Project description:Some inverse agonists of cannabinoid receptor type 1 (CB1) have been demonstrated to be anorectic antiobesity drug candidates. However, the first generation of CB1 inverse agonists, represented by rimonabant (SR141716A), otenabant, and taranabant, are centrally active, with a high level of psychiatric side effects. Hence, the discovery of CB1 inverse agonists with a chemical scaffold distinct from these holds promise for developing peripherally active CB1 inverse agonists with fewer side effects. We generated a new CB1 inverse agonist, (4-(bis(4-fluorophenyl)methyl)piperazin-1-yl)(cyclohexyl)methanone hydrochloride (LDK1229), from the class of benzhydryl piperazine analogs. This compound binds to CB1 more selectively than cannabinoid receptor type 2, with a Ki value of 220 nM. Comparable CB1 binding was also observed by analogs 1-[bis(4-fluorophenyl)methyl]-4-cinnamylpiperazine dihydrochloride (LDK1203) and 1-[bis(4-fluorophenyl)methyl]-4-tosylpiperazine hydrochloride (LDK1222), which differed by the substitution on the piperazine ring where the piperazine of LDK1203 and LDK1222 are substituted by an alkyl group and a tosyl group, respectively. LDK1229 exhibits efficacy comparable with SR141716A in antagonizing the basal G protein coupling activity of CB1, as indicated by a reduction in guanosine 5'-O-(3-thio)triphosphate binding. Consistent with inverse agonist behavior, increased cell surface localization of CB1 upon treatment with LDK1229 was also observed. Although docking and mutational analysis showed that LDK1229 forms similar interactions with the receptor as SR141716A does, the benzhydryl piperazine scaffold is structurally distinct from the first-generation CB1 inverse agonists. It offers new opportunities for developing novel CB1 inverse agonists through the optimization of molecular properties, such as the polar surface area and hydrophilicity, to reduce the central activity observed with SR141716A.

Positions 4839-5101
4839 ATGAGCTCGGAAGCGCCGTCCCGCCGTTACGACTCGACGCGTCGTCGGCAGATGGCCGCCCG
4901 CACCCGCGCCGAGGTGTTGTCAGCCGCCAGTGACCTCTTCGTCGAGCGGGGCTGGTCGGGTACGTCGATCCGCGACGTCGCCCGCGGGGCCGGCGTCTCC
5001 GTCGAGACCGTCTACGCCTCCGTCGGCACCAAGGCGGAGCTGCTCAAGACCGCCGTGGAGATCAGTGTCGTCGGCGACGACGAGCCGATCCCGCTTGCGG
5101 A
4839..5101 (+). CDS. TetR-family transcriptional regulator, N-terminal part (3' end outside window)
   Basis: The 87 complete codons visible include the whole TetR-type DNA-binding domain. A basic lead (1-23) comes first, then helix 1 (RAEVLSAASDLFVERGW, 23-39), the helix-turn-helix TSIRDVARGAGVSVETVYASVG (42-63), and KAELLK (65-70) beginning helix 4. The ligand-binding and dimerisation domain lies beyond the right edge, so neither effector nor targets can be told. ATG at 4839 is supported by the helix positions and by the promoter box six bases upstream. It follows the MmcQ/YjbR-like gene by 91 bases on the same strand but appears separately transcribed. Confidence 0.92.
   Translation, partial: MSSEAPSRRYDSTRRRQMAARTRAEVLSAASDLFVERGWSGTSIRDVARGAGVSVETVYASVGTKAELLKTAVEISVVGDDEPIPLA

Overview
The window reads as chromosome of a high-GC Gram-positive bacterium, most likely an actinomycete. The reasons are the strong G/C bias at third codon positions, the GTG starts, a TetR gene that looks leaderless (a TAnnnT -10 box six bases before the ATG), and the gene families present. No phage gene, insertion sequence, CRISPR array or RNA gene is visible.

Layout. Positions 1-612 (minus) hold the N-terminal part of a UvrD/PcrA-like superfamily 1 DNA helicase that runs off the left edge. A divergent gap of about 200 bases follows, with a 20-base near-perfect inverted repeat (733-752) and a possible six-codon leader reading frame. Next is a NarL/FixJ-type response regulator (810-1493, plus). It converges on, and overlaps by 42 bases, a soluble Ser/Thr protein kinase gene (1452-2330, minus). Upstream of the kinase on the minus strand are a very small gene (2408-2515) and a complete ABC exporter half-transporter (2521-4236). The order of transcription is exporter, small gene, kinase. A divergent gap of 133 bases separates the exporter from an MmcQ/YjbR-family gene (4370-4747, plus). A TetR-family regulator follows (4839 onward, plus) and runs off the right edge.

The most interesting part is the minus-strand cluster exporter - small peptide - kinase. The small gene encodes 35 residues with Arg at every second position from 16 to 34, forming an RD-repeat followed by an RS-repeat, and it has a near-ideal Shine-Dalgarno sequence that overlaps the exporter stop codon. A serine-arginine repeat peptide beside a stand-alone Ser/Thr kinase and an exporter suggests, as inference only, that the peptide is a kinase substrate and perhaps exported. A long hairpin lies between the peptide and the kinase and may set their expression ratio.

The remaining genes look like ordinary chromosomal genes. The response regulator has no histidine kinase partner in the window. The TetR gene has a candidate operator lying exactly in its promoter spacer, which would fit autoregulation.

Project description:GPR55 is activated by l-?-lysophosphatidylinositol (LPI) but also by certain cannabinoids. In this study, we investigated the GPR55 pharmacology of various cannabinoids, including analogues of the CB1 receptor antagonist Rimonabant®, CB2 receptor agonists, and Cannabis sativa constituents. To test ERK1/2 phosphorylation, a primary downstream signaling pathway that conveys LPI-induced activation of GPR55, a high throughput system, was established using the AlphaScreen® SureFire® assay. Here, we show that CB1 receptor antagonists can act both as agonists alone and as inhibitors of LPI signaling under the same assay conditions. This study clarifies the controversy surrounding the GPR55-mediated actions of SR141716A; some reports indicate the compound to be an agonist and some report antagonism. In contrast, we report that the CB2 ligand GW405833 behaves as a partial agonist of GPR55 alone and enhances LPI signaling. GPR55 has been implicated in pain transmission, and thus our results suggest that this receptor may be responsible for some of the antinociceptive actions of certain CB2 receptor ligands. The phytocannabinoids ?9-tetrahydrocannabivarin, cannabidivarin, and cannabigerovarin are also potent inhibitors of LPI. These Cannabis sativa constituents may represent novel therapeutics targeting GPR55.